"Art Nouveau was the first self-conscious, internationally based attempt to transform visual culture through a commitment to the idea of the modern."
Paul Greehalgh, 2000

Art Nouveau has many characteristics in common with its parent, the Arts and Crafts Movement. It has been associated with such features as ornament based on plant forms, honest expression of underlying structure, and freedom from past design traditions. The first exposure most Buffalonians had to European Art Nouveau architecture was the Standard Paint Company pavilion, brought to the Pan-American Exposition from the 1900 Paris World's Fair. This style did not catch on in the United States, which makes Esenwein & Johnson's Art Nouveau buildings exceptionally rare examples. However, the use of Art Nouveau in the decorative arts was widespread in America during the first decade of the twentieth century. The popularity of Art Nouveau ceramics perhaps played a role in Esenwein & Johnson's consideration of the architectural possibilties of glazed terra cotta.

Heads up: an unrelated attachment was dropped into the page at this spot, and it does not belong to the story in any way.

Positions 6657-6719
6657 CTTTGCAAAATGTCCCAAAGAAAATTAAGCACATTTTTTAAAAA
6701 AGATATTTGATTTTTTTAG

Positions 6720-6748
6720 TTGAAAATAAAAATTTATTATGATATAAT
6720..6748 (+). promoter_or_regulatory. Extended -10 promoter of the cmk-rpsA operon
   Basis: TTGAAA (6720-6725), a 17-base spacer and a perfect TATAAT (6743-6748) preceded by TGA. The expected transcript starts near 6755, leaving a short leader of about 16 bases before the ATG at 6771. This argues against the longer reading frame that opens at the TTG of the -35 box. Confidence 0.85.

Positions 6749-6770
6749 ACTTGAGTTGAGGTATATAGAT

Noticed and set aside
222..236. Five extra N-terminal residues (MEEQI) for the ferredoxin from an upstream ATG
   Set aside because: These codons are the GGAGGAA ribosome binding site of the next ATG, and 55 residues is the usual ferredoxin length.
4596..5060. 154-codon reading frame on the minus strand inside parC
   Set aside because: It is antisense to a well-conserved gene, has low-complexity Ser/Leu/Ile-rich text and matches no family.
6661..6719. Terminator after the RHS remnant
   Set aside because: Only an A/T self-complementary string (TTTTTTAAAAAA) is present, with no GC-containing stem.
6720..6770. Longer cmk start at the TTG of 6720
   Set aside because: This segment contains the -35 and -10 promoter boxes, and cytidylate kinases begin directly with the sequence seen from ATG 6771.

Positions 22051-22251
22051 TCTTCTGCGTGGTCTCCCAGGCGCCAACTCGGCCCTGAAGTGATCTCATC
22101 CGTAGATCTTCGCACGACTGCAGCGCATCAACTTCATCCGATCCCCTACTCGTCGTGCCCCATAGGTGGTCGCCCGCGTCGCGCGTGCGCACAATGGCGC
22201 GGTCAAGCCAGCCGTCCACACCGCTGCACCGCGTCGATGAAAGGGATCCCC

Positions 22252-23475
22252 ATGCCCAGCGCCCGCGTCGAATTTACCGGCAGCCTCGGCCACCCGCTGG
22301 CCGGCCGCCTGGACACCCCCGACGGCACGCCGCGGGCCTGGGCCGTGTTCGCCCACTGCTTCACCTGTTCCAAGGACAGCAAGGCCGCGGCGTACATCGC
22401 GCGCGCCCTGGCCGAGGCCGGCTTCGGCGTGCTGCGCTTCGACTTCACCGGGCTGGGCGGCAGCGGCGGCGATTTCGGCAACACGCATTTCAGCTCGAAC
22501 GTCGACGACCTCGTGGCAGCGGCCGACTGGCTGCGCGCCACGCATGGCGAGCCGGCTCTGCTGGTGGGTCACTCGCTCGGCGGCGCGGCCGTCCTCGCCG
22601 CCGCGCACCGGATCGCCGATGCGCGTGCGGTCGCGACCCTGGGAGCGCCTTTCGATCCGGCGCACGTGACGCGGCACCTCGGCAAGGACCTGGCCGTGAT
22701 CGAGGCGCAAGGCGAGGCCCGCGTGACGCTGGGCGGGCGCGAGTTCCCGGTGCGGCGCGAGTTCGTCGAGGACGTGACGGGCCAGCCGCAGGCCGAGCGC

Here are some examples of Art Nouveau work produced concurrently with Esenwein & Johnson's progressive designs.


M.H. Birge & Sons of Buffalo was one of the leading wallpaper manufacturers in America. During the first decade of the twentieth century, this firm produced designs that ranged from traditional to Arts and Crafts and Art Nouveau. Birge showcased the designs in room mockups decorated with the appropriate furnishings and finish.
Published in The Birge Book for 1907, this decoration was "designed and colored to produce an effect similar to the interiors decorated by Will Bradley," the American master of Art Nouveau.


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Birge Wallpaper sample (1904)

 

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